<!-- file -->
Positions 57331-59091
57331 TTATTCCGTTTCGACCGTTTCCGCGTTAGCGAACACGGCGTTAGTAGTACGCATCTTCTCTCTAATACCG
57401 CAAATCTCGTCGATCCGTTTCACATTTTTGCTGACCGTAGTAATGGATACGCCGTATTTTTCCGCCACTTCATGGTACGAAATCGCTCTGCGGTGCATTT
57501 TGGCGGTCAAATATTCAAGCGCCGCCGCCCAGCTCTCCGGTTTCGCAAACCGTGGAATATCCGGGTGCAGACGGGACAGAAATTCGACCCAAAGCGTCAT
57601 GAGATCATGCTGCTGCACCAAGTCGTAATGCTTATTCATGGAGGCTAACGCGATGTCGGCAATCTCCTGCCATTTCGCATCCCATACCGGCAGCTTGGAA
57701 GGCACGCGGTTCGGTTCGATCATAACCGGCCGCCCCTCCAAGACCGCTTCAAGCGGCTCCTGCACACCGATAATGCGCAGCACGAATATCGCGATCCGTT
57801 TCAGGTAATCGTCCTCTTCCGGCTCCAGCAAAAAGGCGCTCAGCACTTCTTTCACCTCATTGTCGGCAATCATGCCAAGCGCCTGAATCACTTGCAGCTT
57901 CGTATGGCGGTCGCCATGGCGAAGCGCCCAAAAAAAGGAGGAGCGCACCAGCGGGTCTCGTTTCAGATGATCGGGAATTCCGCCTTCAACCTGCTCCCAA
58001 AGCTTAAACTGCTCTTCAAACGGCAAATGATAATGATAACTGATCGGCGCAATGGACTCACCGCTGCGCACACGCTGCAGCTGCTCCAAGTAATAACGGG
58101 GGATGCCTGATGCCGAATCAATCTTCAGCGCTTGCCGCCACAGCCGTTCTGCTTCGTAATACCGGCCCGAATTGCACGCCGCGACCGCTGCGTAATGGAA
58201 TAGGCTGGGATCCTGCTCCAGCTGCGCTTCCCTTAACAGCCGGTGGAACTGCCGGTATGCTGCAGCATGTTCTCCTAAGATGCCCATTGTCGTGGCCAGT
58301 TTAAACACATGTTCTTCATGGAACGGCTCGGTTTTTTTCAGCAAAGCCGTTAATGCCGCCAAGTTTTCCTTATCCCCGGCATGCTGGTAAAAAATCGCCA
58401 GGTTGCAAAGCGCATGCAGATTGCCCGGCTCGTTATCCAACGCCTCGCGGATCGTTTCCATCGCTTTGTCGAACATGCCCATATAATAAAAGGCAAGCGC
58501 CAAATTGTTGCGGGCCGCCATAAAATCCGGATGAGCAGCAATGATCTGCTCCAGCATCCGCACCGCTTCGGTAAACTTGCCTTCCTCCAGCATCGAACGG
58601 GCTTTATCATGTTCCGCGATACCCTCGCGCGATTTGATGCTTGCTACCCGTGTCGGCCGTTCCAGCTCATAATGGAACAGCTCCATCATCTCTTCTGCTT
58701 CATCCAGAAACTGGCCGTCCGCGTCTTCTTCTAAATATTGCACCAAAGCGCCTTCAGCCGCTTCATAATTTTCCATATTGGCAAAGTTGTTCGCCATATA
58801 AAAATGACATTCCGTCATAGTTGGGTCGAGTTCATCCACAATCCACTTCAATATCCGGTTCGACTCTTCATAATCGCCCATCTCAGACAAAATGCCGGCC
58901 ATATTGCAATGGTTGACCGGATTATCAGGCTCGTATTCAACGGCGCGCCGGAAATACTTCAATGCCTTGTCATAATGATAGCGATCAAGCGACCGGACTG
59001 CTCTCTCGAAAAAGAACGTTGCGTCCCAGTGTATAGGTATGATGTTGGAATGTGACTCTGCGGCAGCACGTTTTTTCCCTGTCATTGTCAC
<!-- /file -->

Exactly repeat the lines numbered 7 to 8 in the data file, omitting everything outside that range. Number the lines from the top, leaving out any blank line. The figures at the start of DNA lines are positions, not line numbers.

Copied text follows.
57801 TCAGGTAATCGTCCTCTTCCGGCTCCAGCAAAAAGGCGCTCAGCACTTCTTTCACCTCATTGTCGGCAATCATGCCAAGCGCCTGAATCACTTGCAGCTT
57901 CGTATGGCGGTCGCCATGGCGAAGCGCCCAAAAAAAGGAGGAGCGCACCAGCGGGTCTCGTTTCAGATGATCGGGAATTCCGCCTTCAACCTGCTCCCAA